These were the good ’uns. Then there were the middling ones,the ones that occupied that tricky middle space — the could-have-beens. Vikramaditya Motwane’s beautifully shot period piece Lootera had a winsome,painterly quality about it at its best. But the passion that should ignite young love was missing,and in a film that is about that — the thing between a young man and woman — the lack becomes a problem.

Shuddh Desi Romance written by Jaideep Sahni was a romcom that should have sizzled because it started off with a commitment-phobic pair,both compatible and combustible. A girl who could do the bed bit without blinking,but was as leery about shaadi and mandap as the boy? Yeah,baby. But,and this is where this Yashraj film copped out,it didn’t take the premise all the way to a logical end. Pity,because it had some crackling lines,and the girl who has made good on the promise she showed in her first film: if Parineeti Chopra goes on the way she has begun,and stays away from becoming typecast as the “mad-bad-bubbly” girl,she can take the Bolly baton into unchartered territories.

What Hindi cinema needs,and has done for a long time,is a full-blooded,fully-developed love story. Goliyon Ki Rasleela Ram Leela,helmed by Sanjay Leela Bhansali came this close to it because he got his Ram and Leela,played by Deepika Padukone and Ranveer Singh,to burn it up. But the film drowned in noise and guns and bullets,and became much less than it could have. Anand L Rai’s Raanjhana could have gone somewhere if it had known what to do with its let’s-stalk-the-girl-till-she-says-yes thread: the thin line between pursuing and stalking got blurred somewhere,as did the confused second half. What has stayed with me is the terrific Dhanush,who made me believe in despite-all-odds-young-love again.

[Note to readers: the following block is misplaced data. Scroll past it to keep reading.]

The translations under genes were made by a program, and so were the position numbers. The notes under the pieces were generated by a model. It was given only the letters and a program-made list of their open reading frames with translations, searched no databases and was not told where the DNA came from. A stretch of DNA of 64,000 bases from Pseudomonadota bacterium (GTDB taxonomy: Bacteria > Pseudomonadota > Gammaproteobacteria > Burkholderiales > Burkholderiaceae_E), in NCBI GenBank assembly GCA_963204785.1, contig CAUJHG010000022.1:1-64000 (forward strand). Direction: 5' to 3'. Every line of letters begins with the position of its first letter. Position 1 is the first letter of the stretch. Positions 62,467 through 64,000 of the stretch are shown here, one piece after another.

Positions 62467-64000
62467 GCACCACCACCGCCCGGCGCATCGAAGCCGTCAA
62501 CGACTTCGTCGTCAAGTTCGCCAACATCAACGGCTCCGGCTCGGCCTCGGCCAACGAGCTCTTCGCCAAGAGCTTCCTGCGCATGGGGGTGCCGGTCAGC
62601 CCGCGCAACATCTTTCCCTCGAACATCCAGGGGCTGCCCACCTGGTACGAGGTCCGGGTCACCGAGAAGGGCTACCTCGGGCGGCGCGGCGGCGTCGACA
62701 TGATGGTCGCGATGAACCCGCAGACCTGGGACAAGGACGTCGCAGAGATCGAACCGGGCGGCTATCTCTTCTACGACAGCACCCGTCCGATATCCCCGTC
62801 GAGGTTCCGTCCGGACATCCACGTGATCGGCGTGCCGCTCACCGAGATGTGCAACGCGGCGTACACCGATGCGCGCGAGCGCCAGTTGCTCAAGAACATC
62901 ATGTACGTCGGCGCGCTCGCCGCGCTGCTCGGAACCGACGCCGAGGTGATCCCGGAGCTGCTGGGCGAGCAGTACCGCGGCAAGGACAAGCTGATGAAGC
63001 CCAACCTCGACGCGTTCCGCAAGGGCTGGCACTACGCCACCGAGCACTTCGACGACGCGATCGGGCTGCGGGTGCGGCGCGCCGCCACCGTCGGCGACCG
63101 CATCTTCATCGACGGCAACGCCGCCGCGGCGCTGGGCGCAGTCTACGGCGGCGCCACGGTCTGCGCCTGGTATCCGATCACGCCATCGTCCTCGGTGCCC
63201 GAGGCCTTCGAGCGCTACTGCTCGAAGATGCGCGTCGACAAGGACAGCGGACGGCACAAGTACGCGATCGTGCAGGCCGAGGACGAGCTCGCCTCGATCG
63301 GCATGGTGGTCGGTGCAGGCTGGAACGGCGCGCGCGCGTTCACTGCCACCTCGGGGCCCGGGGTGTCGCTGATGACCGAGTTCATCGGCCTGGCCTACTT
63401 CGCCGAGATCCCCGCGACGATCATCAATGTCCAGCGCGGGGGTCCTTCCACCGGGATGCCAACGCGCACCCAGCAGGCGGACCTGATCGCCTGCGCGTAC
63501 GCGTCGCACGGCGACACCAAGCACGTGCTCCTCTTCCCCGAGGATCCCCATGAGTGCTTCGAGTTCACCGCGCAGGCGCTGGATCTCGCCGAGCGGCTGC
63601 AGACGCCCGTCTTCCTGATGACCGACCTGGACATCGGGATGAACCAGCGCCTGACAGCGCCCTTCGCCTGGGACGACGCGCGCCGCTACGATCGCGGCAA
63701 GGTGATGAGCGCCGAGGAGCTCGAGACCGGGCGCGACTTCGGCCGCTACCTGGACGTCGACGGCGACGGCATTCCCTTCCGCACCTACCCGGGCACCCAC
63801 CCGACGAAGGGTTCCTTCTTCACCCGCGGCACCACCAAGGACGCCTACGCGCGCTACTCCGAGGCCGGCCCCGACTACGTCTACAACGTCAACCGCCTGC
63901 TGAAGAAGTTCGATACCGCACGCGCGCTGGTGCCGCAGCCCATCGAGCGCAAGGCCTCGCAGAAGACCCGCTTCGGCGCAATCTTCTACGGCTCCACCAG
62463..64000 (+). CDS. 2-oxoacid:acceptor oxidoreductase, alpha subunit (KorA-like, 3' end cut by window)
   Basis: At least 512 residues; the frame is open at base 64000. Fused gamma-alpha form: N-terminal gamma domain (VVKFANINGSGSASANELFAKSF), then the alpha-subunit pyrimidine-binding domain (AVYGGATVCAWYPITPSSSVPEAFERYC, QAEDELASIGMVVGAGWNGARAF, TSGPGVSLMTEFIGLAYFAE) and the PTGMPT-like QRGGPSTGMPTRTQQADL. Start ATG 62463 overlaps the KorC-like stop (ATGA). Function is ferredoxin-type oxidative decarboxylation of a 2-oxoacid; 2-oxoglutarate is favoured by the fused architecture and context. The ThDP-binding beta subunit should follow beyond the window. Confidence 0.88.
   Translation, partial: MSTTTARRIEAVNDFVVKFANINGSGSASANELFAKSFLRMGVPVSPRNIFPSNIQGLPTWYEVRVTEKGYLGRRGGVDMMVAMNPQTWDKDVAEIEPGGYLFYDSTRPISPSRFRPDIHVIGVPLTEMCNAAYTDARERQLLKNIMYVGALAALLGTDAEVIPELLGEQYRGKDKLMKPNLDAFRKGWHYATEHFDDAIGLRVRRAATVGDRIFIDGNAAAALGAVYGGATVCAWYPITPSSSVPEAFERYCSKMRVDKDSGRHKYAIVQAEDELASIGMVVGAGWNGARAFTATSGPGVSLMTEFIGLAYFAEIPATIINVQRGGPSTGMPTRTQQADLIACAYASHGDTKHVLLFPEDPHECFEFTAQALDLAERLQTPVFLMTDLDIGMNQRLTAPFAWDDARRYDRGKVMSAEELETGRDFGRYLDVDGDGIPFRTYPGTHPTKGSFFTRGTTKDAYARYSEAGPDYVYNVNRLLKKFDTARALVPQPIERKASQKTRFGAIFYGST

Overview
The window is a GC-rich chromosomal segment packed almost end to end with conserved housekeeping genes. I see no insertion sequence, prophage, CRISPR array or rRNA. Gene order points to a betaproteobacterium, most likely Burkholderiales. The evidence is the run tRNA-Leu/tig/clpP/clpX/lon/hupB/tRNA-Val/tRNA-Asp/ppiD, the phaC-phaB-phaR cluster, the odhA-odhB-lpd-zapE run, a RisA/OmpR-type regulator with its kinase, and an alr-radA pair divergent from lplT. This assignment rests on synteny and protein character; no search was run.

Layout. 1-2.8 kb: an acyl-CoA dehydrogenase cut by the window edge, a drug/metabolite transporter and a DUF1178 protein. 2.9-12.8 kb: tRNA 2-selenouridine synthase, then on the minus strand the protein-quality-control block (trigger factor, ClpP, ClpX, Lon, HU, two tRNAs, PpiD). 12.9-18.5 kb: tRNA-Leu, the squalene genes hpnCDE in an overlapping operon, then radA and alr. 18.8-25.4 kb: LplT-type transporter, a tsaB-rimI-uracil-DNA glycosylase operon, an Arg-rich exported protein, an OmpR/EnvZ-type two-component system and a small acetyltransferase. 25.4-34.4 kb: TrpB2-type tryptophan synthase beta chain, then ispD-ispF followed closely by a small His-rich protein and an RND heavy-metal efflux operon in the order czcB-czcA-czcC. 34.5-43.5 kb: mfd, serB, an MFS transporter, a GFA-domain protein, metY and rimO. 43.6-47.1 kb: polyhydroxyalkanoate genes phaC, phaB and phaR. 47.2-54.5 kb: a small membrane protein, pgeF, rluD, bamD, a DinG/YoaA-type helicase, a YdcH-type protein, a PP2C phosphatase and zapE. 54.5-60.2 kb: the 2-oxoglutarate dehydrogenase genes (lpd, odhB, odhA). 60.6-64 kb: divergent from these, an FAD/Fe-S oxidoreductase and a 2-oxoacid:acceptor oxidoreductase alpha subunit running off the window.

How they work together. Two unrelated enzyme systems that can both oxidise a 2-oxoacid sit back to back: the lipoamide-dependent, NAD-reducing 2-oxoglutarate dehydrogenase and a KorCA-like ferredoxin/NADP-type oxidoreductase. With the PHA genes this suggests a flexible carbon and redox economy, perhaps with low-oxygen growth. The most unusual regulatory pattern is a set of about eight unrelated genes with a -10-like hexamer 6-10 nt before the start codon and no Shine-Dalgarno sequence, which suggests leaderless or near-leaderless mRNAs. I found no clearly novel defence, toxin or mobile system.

That leaves the stinkers. When I called R.. Rajkumar the worst film of the year,I was asked if it was “worse than Boss and Besharam’’. Yes,it was,because it had not a single redeeming quality. The common factors in these films (and I would add Himmatwala to this list) is that they were made by big production houses,fronted by big stars,and made strictly and solely with an eye on the box office. They were all also loud,regressive and disturbingly misoginyst: the fact that neither Boss nor Besharam did well is cause for some cheer.

But enough lousy films have made it past the Rs 100 crore mark for it to continue to be the only valid reason to make a film. R.. Rajkumar is Shahid Kapoor’s first hit in a long time. Can we expect him to become all pious and not do these films? No,of course not. Can we expect audiences to shun them? We complain bitterly,and then promptly line up at the box office. Will we see a difference going forward?

Not significantly,because most of our visits to the multiplex continue to be determined by hype and potential box-office figures. Last week’s Dhoom 3 was fashioned to be a huge hit before it even hit the screen. That is maths at work,not merit. The film,which had the mighty Yashraj Films and the most perfectionists of the Khans,Aamir,backing it,was more blah than waah. It is amassing crores like money’s gone out of business,and will probably end up breaking all box-office records. Does this mean those of us who weren’t enamoured by the film are wrong? No,all it means is that the great Indian audience is still unforgivably forgiving of its stars,and will embrace any lick-and-paint job if it gets some naach gaana,rona-dhona and dhishoom dhishoom. Just like always.

Onwards,to 2014.